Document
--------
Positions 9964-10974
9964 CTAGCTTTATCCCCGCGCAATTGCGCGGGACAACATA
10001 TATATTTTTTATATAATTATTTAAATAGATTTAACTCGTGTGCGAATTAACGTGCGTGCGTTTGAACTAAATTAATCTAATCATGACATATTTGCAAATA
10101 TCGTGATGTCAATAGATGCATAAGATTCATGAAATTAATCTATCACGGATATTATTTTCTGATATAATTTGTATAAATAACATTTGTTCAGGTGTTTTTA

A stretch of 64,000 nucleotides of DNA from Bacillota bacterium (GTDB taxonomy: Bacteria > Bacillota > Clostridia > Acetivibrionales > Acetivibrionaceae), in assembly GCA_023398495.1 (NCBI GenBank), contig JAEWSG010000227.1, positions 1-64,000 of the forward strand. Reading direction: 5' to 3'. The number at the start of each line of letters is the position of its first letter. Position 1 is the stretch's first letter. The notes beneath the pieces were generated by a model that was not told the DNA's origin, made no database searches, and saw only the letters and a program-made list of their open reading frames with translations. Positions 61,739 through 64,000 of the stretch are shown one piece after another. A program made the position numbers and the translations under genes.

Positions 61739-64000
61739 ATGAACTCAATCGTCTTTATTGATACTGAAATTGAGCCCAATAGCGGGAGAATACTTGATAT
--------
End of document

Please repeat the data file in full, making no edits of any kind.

Positions 9964-10974
9964 CTAGCTTTATCCCCGCGCAATTGCGCGGGACAACATA
10001 TATATTTTTTATATAATTATTTAAATAGATTTAACTCGTGTGCGAATTAACGTGCGTGCGTTTGAACTAAATTAATCTAATCATGACATATTTGCAAATA
10101 TCGTGATGTCAATAGATGCATAAGATTCATGAAATTAATCTATCACGGATATTATTTTCTGATATAATTTGTATAAATAACATTTGTTCAGGTGTTTTTA

A stretch of 64,000 nucleotides of DNA from Bacillota bacterium (GTDB taxonomy: Bacteria > Bacillota > Clostridia > Acetivibrionales > Acetivibrionaceae), in assembly GCA_023398495.1 (NCBI GenBank), contig JAEWSG010000227.1, positions 1-64,000 of the forward strand. Reading direction: 5' to 3'. The number at the start of each line of letters is the position of its first letter. Position 1 is the stretch's first letter. The notes beneath the pieces were generated by a model that was not told the DNA's origin, made no database searches, and saw only the letters and a program-made list of their open reading frames with translations. Positions 61,739 through 64,000 of the stretch are shown one piece after another. A program made the position numbers and the translations under genes.

Positions 61739-64000
61739 ATGAACTCAATCGTCTTTATTGATACTGAAATTGAGCCCAATAGCGGGAGAATACTTGATAT